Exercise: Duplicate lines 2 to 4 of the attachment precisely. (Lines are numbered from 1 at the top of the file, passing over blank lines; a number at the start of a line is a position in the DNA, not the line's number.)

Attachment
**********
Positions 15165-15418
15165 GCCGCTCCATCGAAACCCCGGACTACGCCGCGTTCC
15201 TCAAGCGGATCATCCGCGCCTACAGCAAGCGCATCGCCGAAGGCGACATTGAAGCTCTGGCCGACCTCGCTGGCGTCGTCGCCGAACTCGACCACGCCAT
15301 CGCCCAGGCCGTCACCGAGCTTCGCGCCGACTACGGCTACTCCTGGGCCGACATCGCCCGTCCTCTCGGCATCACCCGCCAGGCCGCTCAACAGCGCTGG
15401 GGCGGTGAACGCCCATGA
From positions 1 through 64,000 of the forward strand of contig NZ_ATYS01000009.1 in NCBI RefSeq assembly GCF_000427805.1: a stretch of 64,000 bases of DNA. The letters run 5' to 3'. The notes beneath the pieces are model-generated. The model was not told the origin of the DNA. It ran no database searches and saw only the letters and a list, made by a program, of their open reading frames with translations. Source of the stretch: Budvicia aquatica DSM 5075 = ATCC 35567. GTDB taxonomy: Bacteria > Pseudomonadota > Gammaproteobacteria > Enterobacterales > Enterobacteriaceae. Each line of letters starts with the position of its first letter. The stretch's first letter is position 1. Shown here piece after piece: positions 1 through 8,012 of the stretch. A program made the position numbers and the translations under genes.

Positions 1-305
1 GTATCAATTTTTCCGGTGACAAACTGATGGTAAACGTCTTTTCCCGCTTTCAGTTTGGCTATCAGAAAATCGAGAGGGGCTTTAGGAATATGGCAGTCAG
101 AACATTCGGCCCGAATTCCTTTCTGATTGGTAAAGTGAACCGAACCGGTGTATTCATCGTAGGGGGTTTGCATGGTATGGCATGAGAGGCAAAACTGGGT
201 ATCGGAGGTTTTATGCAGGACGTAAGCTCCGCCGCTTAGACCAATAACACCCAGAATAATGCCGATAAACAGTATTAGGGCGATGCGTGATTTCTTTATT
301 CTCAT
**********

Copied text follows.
15165 GCCGCTCCATCGAAACCCCGGACTACGCCGCGTTCC
15201 TCAAGCGGATCATCCGCGCCTACAGCAAGCGCATCGCCGAAGGCGACATTGAAGCTCTGGCCGACCTCGCTGGCGTCGTCGCCGAACTCGACCACGCCAT
15301 CGCCCAGGCCGTCACCGAGCTTCGCGCCGACTACGGCTACTCCTGGGCCGACATCGCCCGTCCTCTCGGCATCACCCGCCAGGCCGCTCAACAGCGCTGG